You are here

Town Hall meeting on the state budget

[From AAParentsforSchools.org] Washtenaw County legislators met with local citizens, city leaders and school officials tonight to explain the current state budget crisis and seek public support for their solutions. Speaking to a very interested audience, the four Democratic lawmakers underlined their commitment to finding new sources of revenue for the state budget and school aid fund rather than relying on further cuts to balance the budget.

The speakers included Sen. Liz Brater (D-Ann Arbor), Rep. Pam Byrnes (D-Chelsea), Rep. Alma Wheeler Smith (D-Ypsilanti), and Rep. Rebekah Warren (D-Ann Arbor). They were joined by Gary Olson, Director of the nonpartisan Senate Fiscal Agency. [Rep. Kathy Angerer (D-Dundee), was unable to attend.] Their purpose was to make clear the seriousness of the state's budget crisis, which Dr Olson did with a quick but detailed presentation about the current state of the budget and the Governor's proposals to address the problems (we'll link to the online version of his State Budget Update when it becomes available). Dr Olson reiterated that the main reason behind the current shortfalls was the continued deterioration of the Michigan economy, led by significant job losses - especially in the automotive segment of the manufacturing sector. The economic problems have both depressed revenues to the state from sales and income taxes as well as put upward pressure on state spending for Medicaid and similar programs. The FY07 budget was based on financial projections made last May, which turned out to have been too optimistic. Michigan's Constitution does not allow the state to run a budget deficit, and the Governor and Legislature are required to either make cuts or find new revenue to fill the gap.

In responding to audience questions, it was clear that the four lawmakers were all determined to solve the state's budget issues with new revenue. They all argued that significant cuts have already been made in each of the last several years, and that further cuts would simply undermine the crucial services - including schools - supported by the state. While the legislators declined to speculate about what the results of ongoing budget negotiations at the Capitol might be, they expressed confidence that some sort of increased revenue (taxes) would be part of the deal. While many of the questions revolved around the Governor's proposed 2% excise tax on services, the lawmakers also gave some indications that other alternatives, including changes to the income tax, might be getting serious consideration.

Rep. Smith argued that much of the state's current funding crisis might have been avoided had the Legislature not moved to make permanent cuts in the income tax and other taxes in the late 1990s when "we were flush" (rather than rebates or more temporary tax relief). Her legislative colleagues agreed, and Dr. Olson appeared to concur. Rep. Smith described some of her Republican colleagues as only now acknowledging the consequences of those earlier actions, which leads her to believe that momentum is building to repair earlier mistakes and put the state budget on a sounder fiscal footing.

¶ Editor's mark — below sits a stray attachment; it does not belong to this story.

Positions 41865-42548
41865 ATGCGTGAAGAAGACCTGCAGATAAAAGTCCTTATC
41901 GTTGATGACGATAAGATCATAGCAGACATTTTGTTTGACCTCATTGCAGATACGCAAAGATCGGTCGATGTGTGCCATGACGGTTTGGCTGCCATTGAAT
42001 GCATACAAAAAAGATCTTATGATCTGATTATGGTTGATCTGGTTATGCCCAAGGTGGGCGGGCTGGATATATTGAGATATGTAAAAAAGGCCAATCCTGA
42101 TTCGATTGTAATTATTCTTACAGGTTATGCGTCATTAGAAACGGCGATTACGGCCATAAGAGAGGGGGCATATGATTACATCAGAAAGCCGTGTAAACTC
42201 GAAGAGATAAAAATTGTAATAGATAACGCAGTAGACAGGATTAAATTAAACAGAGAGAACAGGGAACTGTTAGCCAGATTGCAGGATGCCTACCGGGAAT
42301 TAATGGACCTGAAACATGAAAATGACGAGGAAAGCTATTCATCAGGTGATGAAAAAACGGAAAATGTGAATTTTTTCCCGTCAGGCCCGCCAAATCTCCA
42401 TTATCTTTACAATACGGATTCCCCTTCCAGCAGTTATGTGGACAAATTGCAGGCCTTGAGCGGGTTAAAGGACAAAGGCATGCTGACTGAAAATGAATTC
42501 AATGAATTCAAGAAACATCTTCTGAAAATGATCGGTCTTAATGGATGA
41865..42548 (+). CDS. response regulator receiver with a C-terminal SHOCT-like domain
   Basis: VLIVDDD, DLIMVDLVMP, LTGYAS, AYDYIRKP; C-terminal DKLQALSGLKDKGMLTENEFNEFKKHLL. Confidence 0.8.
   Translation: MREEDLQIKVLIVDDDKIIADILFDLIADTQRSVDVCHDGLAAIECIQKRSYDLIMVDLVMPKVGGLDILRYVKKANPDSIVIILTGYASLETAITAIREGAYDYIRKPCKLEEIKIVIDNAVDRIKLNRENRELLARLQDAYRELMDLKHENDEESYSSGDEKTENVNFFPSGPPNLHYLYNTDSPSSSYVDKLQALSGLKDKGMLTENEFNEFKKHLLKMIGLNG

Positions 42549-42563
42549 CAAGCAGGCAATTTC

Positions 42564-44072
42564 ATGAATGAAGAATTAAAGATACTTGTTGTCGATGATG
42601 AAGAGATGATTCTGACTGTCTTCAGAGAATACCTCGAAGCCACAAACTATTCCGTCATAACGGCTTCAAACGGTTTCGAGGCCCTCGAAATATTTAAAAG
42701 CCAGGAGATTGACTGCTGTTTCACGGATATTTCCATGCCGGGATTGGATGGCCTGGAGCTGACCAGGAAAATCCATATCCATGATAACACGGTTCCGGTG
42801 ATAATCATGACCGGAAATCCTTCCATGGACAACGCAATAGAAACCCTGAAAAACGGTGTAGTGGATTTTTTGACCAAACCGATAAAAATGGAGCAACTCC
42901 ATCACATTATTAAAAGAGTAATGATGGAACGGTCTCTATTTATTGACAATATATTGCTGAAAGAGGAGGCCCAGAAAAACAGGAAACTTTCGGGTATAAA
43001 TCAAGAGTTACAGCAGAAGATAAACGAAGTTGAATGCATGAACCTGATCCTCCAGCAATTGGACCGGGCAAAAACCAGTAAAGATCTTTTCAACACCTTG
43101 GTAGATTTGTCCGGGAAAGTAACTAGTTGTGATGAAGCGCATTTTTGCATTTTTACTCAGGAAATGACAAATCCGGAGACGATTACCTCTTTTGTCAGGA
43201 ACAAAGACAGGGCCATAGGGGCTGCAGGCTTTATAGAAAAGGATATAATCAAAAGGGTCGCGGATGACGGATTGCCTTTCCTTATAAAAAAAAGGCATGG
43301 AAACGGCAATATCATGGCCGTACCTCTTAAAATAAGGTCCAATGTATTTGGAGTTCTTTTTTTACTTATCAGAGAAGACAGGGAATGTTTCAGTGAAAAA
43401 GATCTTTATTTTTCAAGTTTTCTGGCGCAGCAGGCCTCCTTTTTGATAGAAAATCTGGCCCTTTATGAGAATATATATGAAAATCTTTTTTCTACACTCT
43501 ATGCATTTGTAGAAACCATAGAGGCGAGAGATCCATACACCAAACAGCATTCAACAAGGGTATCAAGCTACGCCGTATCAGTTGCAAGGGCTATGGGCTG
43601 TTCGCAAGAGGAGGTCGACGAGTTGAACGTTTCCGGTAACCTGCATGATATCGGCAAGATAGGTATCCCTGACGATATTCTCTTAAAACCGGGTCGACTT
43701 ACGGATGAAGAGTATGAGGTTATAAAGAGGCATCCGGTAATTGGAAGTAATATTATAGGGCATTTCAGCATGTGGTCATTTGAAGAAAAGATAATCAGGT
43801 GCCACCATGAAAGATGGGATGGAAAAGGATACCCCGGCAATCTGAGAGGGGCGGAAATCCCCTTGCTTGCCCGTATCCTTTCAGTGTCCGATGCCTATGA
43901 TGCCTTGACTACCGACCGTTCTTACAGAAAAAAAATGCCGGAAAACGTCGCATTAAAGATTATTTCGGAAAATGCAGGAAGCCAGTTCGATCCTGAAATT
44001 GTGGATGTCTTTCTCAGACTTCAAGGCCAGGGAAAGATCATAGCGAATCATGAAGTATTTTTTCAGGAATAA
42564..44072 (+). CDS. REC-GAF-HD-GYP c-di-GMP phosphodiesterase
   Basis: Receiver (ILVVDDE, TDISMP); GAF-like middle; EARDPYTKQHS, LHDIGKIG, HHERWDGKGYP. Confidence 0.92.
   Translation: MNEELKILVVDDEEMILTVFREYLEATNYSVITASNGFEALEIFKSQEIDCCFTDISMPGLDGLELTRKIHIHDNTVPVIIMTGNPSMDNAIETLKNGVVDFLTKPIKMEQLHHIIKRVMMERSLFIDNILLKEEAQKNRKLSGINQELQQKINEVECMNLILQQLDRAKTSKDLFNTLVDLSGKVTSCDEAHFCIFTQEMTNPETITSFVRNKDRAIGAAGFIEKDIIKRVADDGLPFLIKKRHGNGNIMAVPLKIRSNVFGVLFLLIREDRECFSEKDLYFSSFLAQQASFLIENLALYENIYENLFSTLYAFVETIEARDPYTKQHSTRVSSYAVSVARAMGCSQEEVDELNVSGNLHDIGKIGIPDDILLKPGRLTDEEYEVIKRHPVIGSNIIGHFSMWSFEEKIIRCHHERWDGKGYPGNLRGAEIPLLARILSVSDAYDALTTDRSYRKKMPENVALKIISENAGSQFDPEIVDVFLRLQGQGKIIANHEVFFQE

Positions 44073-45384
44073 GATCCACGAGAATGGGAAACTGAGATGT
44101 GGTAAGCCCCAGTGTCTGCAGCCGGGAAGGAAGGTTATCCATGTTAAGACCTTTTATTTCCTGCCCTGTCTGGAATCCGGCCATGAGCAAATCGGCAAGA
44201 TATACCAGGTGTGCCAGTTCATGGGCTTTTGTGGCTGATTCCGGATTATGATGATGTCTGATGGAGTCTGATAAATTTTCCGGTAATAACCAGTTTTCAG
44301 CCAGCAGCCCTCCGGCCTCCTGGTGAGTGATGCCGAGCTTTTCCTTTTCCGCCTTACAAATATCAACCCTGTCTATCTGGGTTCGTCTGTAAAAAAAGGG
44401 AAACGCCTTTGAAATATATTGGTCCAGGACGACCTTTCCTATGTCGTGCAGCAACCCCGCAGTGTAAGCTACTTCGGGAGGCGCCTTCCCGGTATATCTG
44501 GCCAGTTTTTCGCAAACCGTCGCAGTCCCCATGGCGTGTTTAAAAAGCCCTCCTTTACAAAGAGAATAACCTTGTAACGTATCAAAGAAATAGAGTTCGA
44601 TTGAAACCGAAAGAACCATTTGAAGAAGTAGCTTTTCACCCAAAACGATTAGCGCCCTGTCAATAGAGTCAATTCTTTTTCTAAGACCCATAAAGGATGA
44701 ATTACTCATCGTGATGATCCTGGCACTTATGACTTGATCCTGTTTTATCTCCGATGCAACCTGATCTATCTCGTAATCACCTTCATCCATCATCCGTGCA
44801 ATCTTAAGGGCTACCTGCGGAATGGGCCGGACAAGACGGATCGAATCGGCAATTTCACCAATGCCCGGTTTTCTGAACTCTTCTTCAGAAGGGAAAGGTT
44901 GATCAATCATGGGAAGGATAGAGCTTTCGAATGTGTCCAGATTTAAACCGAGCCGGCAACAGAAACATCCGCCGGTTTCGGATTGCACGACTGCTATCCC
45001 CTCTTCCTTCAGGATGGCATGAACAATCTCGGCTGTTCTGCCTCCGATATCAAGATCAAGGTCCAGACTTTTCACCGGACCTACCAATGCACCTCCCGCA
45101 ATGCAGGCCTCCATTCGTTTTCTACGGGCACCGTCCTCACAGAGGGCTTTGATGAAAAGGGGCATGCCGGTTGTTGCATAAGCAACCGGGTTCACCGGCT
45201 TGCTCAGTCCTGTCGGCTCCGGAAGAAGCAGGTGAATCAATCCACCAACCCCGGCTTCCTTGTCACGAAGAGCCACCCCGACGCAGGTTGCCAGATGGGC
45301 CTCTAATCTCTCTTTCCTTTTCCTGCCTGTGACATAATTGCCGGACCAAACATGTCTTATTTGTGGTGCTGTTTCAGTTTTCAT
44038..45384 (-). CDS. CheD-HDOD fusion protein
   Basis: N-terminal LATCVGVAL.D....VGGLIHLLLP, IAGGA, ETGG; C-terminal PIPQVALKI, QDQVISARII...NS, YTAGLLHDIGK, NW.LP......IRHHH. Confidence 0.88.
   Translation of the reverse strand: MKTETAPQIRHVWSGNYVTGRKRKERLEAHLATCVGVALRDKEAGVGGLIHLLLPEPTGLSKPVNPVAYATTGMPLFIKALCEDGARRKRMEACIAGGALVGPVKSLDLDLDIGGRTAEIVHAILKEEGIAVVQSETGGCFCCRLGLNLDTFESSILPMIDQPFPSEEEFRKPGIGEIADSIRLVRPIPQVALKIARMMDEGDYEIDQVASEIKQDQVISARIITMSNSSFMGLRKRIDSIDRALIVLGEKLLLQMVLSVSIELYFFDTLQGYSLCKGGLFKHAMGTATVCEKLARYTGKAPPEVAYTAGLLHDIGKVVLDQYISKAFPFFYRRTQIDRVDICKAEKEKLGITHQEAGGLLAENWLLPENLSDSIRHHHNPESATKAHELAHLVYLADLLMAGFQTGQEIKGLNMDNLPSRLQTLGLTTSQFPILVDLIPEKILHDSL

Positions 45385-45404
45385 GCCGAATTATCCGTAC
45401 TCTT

Responding to questions about how changes to the state pension system for teachers (MPSERS) might take the pressure off school aid, Dr. Olson surprised many (including Rep. Byrnes) by saying that changes to the pension portion of the system were not likely to generate much savings. Moves such as switching from a "defined benefit" to a "defined contribution" system (see our article here) would not generate savings except perhaps in the very long run, he said. (Increasing health care and pension costs are blamed by many school administrators for the extreme financial pressures their districts face.) Changing the health care portion of the system might cut some costs, Dr. Olson indicated, if the MPSERS benefits vested more slowly, as they do in the current state employee plan. But even these changes would take some time before they would produce significant savings, in his opinion. Rep. Smith jumped in to say that teacher pension contributions used to be the responsibility of the state, but that they were handed over to the school districts after Proposal A was passed. For this reason, she argued, this was a problem that needed to be solved by the legislature rather than have it burden local schools. Sen. Brater argued that it was unfair to single out the health care costs of teachers as a problem, when the cost of health care is a problem for the whole economy and needs a broader solution. Looking to cuts costs by shrinking the health benefits of teachers would simply make it harder to find the qualified, talented people we need in the profession, the senator insisted.

Finally, when asked if the legislature would consider changing the system created by Proposal A, Sen. Brater replied that she doubted that any lawmaker, if asked privately, would deny that the school finance system had serious problems. On the one hand, many legislators (and their districts) continue to see taxes as the bigger problem, she said; on the other hand, this latest in a series of problems with school funding may have helped convince lawmakers that changes are needed. All four legislators on the panel emphasized that citizens from around the state needed to speak up and encourage their representatives to tackle the problem.

Drupal theme by pixeljets.com D7 ver.1.1